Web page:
Throwback Thursday: Brian Walsh on the Postmodern Problem with Grand Stories

Christianity is a story. That’s because the Bible is a story. One big, rich story spanning thousands of years. In my experience teaching and explaining the grand story of Scripture, I have noticed how much this excites children and teenagers. They love to trace the story. They love when I am about to teach a passage of Scripture and ask, “So, where are we in the big story?” The story of Scripture is one of glorious and grand redemption. God’s redemption of sinners through Christ for his glory is the primary theme of the story carried out from Genesis 1 to Revelation 22. Realizing this will transform the way you read the Bible forever. But while this truth brings me (and truly nearly every person I have taught) much joy, many postmoderns are repelled by this metanarrative. Far too often, evangelicals are ignorant of secular worldviews. It is important to consider what the secular culture believes, so we can intelligently engage their positions and meet them where they are with the gospel. While the secular worldview has gone beyond even the postmodernism of the late 20th century, much of the secular worldview today can still be described as postmodern in nature. Why is the grand story of Scripture repugnant to the secular culture? In a book written in 1996, Brian Walsh gave a compelling answer.

Postmodern culture is deeply suspicious of all grand stories. Again, The Smashing Pumpkins prove to be insightful in this regard. In their infinitely sad song, “tales of a scorched earth,” they sing, “we’re all dead yeah we’re all dead/inside the future of a shattered past.” We live inside the future of a shattered past because that “past” told grand stories of Marxist utopia, technological freedom, or capitalist paradise. Yet we have come to see not only that these stories are unfinished, but that they are also fundamentally unfinishable, for the simple reason that they are fundamentally lies. The postmodern ethos insists that stories such as these that have so shaped our lives are not stories of emancipation and progress after all, but stories of enslavement, oppression and violence. And on such a view, any story, any world view, that makes grand claims about the real course and destiny of history will be perceived as making common cause with such violence and oppression. This characteristic of the postmodern shift is, I think, the most challenging to Christian faith. If there is one thing that Christianity is all about it is a grand story. How else can we interpret the cosmic tale of creation, fall, redemption and consummation that the Scriptures tell? Yet it is precisely this story that we must tell in a postmodern culture. In the face of dissolution of all grand stories, Christians have the audacity to proclaim, week after week, the liberating story of God’s redemption of all creation. It is, we insist, the one story that actually delivers on what it promises.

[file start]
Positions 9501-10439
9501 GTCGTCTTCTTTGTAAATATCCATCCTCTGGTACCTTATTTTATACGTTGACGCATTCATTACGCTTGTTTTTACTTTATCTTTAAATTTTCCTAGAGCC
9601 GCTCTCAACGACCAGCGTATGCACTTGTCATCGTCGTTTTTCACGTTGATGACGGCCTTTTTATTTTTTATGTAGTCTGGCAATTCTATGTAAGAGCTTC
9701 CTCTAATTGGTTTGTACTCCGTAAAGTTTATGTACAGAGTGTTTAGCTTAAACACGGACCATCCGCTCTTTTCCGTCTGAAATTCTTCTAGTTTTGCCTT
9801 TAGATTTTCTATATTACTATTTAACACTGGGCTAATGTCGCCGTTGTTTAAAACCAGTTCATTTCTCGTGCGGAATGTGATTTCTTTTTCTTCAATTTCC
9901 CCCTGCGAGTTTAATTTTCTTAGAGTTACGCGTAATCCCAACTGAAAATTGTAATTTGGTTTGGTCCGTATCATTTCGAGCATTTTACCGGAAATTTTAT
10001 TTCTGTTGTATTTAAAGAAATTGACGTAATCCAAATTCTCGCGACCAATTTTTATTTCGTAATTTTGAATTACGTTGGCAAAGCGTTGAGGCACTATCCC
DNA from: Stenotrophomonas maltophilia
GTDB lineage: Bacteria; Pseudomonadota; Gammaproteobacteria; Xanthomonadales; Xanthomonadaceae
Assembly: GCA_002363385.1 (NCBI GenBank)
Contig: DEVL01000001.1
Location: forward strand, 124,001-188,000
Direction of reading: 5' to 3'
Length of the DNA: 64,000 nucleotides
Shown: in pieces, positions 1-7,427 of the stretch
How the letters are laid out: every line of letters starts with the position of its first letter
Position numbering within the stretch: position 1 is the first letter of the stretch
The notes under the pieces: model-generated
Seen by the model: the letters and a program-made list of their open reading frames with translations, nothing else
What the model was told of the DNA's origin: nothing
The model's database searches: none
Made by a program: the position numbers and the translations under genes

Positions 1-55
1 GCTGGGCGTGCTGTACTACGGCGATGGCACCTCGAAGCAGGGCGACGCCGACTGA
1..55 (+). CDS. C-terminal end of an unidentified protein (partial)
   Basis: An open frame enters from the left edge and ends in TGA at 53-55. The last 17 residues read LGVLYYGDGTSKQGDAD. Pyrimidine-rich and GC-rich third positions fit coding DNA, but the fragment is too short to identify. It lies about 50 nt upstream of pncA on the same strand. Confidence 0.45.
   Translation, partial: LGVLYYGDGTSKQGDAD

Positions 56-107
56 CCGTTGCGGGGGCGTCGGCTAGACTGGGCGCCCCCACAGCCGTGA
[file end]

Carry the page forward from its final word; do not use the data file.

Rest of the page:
And that is the difference between the metanarrative of Scripture and the metanarratives of other ideologies and worldviews: The grand story of Scripture delivers on what it promises. Let’s not fail to continue to tell this story and pray that those we share it with find themselves in it as the people God has redeemed for his glory and our joy.


Mathew Gilbert (B.A. Boyce College) is Associate Pastor of Children and Preschool at The Church at Trace Crossing in Tupelo, MS. He is an M.Div student at The Southern Baptist Theological Seminary. Mathew is married to his high school sweetheart, Erica. They have one son, Jude Adoniram. You can follow Mathew on Twitter @Mat_Gilbert.

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